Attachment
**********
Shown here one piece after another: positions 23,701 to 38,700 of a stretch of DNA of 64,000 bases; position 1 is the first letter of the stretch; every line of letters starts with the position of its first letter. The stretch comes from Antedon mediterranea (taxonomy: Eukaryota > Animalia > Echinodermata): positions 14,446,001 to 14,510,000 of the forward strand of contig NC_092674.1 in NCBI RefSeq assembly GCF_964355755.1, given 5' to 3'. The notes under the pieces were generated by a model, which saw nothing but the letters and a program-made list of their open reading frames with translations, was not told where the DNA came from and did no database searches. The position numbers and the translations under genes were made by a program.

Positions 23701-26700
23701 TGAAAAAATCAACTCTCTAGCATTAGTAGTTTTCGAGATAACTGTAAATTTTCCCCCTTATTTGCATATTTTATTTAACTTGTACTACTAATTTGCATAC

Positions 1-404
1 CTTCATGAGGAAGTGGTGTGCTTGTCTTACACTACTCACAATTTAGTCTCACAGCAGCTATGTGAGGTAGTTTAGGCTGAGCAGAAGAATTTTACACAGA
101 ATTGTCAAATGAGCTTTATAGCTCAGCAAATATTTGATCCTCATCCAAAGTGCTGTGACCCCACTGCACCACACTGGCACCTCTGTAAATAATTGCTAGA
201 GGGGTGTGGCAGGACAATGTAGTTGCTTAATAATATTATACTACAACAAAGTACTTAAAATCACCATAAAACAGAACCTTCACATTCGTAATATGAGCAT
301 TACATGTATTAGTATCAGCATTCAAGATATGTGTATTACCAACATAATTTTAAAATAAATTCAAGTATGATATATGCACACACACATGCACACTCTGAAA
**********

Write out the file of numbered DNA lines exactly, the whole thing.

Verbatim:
Shown here one piece after another: positions 23,701 to 38,700 of a stretch of DNA of 64,000 bases; position 1 is the first letter of the stretch; every line of letters starts with the position of its first letter. The stretch comes from Antedon mediterranea (taxonomy: Eukaryota > Animalia > Echinodermata): positions 14,446,001 to 14,510,000 of the forward strand of contig NC_092674.1 in NCBI RefSeq assembly GCF_964355755.1, given 5' to 3'. The notes under the pieces were generated by a model, which saw nothing but the letters and a program-made list of their open reading frames with translations, was not told where the DNA came from and did no database searches. The position numbers and the translations under genes were made by a program.

Positions 23701-26700
23701 TGAAAAAATCAACTCTCTAGCATTAGTAGTTTTCGAGATAACTGTAAATTTTCCCCCTTATTTGCATATTTTATTTAACTTGTACTACTAATTTGCATAC

Positions 1-404
1 CTTCATGAGGAAGTGGTGTGCTTGTCTTACACTACTCACAATTTAGTCTCACAGCAGCTATGTGAGGTAGTTTAGGCTGAGCAGAAGAATTTTACACAGA
101 ATTGTCAAATGAGCTTTATAGCTCAGCAAATATTTGATCCTCATCCAAAGTGCTGTGACCCCACTGCACCACACTGGCACCTCTGTAAATAATTGCTAGA
201 GGGGTGTGGCAGGACAATGTAGTTGCTTAATAATATTATACTACAACAAAGTACTTAAAATCACCATAAAACAGAACCTTCACATTCGTAATATGAGCAT
301 TACATGTATTAGTATCAGCATTCAAGATATGTGTATTACCAACATAATTTTAAAATAAATTCAAGTATGATATATGCACACACACATGCACACTCTGAAA